Los Angeles will use some public buildings to shelter the homeless after officials raised the red flag over the growing number of people living on the streets.
The plan has won preliminary approval from the city council, Reuters reports.
The buildings, which could include vacant municipal structures or park facilities, would be selected by council members in consultation with residents, said David Graham-Caso, a spokesman for councilman Mike Bonin who co-sponsored the measure.
The country’s second most populous city would also allow people living in their cars to stay overnight in designated parking lots, although only a handful of vehicles per lot would be permitted, Graham-Caso said.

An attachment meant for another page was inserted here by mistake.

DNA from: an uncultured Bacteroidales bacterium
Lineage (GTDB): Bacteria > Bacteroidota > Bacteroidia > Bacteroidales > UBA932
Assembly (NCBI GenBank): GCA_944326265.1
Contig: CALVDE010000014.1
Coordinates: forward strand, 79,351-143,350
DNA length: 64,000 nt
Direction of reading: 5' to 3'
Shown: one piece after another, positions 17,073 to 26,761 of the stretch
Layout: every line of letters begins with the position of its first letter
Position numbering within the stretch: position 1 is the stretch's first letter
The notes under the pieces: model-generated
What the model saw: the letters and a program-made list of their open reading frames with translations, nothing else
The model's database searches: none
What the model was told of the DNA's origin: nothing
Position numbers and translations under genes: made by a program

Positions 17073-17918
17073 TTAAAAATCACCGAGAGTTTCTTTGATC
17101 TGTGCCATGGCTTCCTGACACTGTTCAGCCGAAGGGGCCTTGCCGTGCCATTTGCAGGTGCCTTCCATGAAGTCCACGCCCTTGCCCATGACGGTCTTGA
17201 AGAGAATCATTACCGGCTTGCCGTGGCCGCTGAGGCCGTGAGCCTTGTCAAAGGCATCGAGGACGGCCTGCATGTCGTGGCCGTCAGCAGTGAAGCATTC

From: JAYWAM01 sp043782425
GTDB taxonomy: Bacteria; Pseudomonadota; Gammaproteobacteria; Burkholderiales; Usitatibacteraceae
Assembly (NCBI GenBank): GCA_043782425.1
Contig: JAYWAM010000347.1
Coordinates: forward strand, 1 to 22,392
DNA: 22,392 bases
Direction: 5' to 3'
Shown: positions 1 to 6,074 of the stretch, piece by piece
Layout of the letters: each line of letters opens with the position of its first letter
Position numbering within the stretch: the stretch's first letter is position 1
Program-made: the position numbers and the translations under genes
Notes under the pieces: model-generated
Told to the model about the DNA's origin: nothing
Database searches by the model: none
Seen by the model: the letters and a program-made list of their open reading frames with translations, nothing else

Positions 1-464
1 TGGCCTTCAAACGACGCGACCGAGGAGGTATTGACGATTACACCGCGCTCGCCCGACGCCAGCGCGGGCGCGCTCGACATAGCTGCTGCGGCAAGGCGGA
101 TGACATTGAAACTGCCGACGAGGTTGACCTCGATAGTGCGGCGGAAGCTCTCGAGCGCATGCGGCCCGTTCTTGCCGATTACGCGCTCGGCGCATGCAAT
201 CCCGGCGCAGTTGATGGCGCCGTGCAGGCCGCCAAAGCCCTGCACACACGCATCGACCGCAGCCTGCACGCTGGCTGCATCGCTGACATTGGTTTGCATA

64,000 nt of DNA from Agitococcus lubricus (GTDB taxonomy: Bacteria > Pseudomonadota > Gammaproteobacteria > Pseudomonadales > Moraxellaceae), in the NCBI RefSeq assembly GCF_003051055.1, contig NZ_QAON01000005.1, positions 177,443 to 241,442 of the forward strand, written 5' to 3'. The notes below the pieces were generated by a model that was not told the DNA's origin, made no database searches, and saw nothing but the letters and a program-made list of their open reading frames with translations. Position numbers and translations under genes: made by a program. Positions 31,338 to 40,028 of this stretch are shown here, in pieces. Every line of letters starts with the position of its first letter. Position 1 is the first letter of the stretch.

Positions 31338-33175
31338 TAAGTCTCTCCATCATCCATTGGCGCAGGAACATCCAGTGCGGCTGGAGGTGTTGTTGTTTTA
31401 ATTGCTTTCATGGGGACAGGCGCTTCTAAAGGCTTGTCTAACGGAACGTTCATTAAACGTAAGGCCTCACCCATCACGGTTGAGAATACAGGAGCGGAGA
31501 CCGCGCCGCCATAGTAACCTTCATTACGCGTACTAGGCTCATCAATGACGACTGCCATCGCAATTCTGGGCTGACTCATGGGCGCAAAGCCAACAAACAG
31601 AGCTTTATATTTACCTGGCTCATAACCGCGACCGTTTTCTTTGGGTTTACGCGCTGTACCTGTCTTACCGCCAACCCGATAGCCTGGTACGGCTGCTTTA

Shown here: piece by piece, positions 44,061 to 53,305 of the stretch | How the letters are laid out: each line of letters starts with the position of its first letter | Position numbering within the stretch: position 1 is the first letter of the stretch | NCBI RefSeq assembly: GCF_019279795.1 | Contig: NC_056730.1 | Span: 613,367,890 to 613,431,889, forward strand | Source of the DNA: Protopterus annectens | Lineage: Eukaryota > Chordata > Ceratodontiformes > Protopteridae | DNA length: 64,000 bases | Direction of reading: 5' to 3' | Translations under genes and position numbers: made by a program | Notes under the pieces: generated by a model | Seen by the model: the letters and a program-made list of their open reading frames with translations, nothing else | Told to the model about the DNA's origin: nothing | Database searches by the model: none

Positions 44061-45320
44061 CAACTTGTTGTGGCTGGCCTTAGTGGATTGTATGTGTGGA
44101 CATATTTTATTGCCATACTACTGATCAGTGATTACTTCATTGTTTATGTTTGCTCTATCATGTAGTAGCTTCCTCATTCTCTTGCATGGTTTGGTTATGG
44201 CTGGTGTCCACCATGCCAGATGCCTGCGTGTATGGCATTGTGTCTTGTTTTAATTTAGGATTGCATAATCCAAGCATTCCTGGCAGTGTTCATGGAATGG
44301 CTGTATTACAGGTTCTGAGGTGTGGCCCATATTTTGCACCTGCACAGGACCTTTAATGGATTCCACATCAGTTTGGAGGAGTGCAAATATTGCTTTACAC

The city council voted unanimously to give initial approval to the plan, which is expected to come back for a final vote within two weeks, Graham-Caso said.
Los Angeles mayor Eric Garcetti and other officials took steps in September to declare homelessness an emergency and proposed spending US$100 million to combat the problem.
The plan has gained national attention.
“This is a problem that is in every single neighborhood in Los Angeles,” Graham-Caso said. “And you saw that with the 14-0 vote today.”
Los Angeles has seen the number of homeless people climb to 26,000 from 23,000 two years ago, with about 18,000 people living on the street.
Los Angeles officials have looked into the legal process the mayor might use to declare the problem of homelessness an emergency on par with natural disasters.
Such a declaration could help the city access certain federal and state funds, Graham-Caso said.
The city government has made an official finding that the number of shelter beds is insufficient to serve the homeless population during the winter, he said.
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